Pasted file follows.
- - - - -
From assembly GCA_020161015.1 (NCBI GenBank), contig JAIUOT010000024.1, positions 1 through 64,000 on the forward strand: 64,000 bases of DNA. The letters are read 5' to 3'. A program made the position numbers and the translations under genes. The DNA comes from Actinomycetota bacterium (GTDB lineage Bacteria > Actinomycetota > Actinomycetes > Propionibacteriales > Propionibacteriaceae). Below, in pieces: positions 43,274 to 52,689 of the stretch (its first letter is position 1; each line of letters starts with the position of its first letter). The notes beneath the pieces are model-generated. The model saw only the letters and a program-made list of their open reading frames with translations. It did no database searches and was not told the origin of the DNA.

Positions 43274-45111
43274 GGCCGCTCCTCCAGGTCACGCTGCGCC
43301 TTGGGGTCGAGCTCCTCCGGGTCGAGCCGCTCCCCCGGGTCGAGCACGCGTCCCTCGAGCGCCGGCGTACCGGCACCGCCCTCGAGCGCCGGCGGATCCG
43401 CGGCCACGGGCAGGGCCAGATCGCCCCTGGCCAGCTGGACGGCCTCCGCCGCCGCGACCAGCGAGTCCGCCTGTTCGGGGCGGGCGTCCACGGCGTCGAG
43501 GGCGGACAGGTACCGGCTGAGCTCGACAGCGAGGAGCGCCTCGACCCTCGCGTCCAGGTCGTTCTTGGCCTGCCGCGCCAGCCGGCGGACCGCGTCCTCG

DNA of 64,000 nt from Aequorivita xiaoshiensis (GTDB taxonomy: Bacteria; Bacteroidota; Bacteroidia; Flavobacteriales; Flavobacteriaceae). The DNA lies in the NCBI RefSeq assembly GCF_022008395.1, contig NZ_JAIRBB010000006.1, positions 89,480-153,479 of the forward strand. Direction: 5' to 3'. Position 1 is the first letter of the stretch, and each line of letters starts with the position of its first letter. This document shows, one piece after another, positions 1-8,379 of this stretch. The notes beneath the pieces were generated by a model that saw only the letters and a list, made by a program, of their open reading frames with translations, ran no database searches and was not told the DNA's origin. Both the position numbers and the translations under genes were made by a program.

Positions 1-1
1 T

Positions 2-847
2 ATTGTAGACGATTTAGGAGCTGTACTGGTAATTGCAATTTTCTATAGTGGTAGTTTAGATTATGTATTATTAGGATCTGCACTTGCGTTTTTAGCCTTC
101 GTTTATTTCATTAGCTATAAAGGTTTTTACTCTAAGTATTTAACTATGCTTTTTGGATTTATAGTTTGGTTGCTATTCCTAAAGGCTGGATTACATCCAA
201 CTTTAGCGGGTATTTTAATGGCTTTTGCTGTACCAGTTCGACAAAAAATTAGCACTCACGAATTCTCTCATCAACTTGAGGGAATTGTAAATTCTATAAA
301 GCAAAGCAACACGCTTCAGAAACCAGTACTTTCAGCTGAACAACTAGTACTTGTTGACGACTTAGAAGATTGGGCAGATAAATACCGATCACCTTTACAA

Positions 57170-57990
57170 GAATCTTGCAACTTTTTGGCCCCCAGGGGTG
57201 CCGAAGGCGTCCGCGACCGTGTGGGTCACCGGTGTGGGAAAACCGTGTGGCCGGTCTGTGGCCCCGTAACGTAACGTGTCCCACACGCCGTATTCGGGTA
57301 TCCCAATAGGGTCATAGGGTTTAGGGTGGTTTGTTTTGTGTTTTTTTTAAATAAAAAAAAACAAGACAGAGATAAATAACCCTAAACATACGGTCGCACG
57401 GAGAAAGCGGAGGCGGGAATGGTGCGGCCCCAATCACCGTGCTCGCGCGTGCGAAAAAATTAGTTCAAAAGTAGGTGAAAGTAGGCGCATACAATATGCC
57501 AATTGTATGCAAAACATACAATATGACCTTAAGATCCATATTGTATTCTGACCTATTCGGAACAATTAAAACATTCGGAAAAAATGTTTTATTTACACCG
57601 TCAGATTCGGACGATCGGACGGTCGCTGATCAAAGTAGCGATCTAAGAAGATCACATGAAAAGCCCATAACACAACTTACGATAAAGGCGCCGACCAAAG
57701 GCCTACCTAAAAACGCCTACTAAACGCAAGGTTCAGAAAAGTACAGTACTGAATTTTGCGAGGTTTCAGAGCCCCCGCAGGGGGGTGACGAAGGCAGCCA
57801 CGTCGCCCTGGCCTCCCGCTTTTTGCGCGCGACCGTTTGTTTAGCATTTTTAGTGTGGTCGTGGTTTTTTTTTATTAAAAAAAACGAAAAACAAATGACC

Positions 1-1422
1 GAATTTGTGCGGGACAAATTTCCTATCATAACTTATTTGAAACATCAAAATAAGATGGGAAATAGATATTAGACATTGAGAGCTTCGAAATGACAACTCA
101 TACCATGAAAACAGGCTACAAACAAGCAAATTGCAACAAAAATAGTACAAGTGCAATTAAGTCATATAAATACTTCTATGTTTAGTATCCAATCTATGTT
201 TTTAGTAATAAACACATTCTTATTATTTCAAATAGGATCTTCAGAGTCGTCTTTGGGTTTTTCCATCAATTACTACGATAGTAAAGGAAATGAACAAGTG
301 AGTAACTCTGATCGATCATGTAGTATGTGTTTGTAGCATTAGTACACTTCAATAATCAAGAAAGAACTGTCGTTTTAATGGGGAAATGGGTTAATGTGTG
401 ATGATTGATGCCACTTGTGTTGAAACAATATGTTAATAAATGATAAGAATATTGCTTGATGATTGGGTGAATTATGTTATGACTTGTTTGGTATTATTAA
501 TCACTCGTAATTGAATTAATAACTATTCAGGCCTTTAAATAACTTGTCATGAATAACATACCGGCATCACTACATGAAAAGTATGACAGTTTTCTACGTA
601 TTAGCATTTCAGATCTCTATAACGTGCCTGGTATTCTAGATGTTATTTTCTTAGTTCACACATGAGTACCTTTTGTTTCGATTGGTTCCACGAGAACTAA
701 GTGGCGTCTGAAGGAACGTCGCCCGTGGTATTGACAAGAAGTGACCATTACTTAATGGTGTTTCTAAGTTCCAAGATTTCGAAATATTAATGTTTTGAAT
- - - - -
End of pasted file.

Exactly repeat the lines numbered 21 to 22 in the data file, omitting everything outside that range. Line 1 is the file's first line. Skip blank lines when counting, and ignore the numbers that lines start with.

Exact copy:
57601 TCAGATTCGGACGATCGGACGGTCGCTGATCAAAGTAGCGATCTAAGAAGATCACATGAAAAGCCCATAACACAACTTACGATAAAGGCGCCGACCAAAG
57701 GCCTACCTAAAAACGCCTACTAAACGCAAGGTTCAGAAAAGTACAGTACTGAATTTTGCGAGGTTTCAGAGCCCCCGCAGGGGGGTGACGAAGGCAGCCA